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Author Topic: Message to devs from merchant  (Read 5225 times)
Gavin Andresen
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October 14, 2014, 03:47:59 PM
 #41

You guys say that hard drives are cheap but you still have to scan the block chain at first. It takes a very long time to do but is the only trust less solution, isn't it?

Yes, today. But not at some point in the future. Please read about "UTXO commitments" in https://bitcoinfoundation.org/2014/10/a-scalability-roadmap/


How often do you get the chance to work on a potentially world-changing project?
doof
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October 14, 2014, 08:24:22 PM
 #42

Look at chain size growth in time - it's parabolic!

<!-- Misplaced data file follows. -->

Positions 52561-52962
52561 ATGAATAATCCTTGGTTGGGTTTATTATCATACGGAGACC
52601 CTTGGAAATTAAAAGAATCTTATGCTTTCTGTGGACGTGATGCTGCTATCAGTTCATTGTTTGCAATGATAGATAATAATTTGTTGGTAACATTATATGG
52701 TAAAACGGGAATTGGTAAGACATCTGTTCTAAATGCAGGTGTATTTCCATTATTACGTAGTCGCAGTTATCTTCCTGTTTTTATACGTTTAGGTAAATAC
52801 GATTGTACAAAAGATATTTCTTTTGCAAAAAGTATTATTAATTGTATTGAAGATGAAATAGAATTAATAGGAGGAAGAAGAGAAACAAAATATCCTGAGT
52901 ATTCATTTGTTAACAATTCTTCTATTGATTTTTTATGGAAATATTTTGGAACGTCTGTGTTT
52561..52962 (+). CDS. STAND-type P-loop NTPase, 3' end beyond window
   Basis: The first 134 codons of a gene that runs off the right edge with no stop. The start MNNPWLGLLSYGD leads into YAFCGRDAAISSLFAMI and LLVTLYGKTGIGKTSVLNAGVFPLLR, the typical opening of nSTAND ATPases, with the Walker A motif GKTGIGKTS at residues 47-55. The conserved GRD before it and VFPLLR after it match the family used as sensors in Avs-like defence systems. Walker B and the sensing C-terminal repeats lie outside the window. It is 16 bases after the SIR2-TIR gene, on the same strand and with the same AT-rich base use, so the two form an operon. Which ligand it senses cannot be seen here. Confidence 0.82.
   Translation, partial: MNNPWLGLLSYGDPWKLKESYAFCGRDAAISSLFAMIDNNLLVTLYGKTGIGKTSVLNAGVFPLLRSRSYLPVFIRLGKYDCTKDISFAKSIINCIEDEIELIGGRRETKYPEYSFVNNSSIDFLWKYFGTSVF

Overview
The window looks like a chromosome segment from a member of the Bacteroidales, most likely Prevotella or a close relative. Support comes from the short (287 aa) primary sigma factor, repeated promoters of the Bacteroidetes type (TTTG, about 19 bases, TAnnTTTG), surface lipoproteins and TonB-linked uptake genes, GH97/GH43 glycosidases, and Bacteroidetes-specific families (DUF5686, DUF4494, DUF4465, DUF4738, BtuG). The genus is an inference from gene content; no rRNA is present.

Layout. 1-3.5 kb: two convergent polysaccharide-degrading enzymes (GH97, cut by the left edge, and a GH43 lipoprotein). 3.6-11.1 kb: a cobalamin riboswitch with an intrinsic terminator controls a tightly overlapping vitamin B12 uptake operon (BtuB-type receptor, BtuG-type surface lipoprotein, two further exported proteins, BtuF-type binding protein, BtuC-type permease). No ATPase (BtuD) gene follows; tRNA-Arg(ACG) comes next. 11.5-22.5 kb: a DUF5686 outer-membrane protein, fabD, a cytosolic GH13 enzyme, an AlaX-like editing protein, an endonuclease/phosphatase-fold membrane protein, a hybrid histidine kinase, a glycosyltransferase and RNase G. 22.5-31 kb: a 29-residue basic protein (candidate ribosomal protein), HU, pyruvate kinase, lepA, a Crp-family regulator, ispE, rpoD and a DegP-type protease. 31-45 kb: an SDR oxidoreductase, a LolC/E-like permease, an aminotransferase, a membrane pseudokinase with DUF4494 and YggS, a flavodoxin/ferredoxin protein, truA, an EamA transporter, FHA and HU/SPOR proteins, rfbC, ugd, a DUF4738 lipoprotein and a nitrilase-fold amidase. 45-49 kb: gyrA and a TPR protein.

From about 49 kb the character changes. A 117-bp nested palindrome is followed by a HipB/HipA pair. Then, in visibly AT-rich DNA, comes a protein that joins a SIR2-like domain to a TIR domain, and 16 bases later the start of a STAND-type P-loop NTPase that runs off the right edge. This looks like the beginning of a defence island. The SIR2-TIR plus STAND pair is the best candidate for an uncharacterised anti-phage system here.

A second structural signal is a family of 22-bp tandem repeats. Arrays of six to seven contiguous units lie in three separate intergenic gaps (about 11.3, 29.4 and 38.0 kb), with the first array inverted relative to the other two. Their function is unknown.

Its exponential, e^x not x^2
hhanh00
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October 15, 2014, 12:11:32 AM
 #43

You guys say that hard drives are cheap but you still have to scan the block chain at first. It takes a very long time to do but is the only trust less solution, isn't it?

Yes, today. But not at some point in the future. Please read about "UTXO commitments" in https://bitcoinfoundation.org/2014/10/a-scalability-roadmap/


It's good to know there is a plan out there to have ultra pruned tree verification. The hashes you mentioned are going to incorporated in Merkle trees? I thought that the Bloom filter mechanism was going to be extended to skip over used tx.

In any case, would it be compatible with deterministic wallets? Without the used txs, they will stop scanning for addresses too early.

deepceleron
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October 15, 2014, 03:48:28 AM
 #44

You guys say that hard drives are cheap but you still have to scan the block chain at first. It takes a very long time to do but is the only trust less solution, isn't it?

Yes, today. But not at some point in the future. Please read about "UTXO commitments" in https://bitcoinfoundation.org/2014/10/a-scalability-roadmap/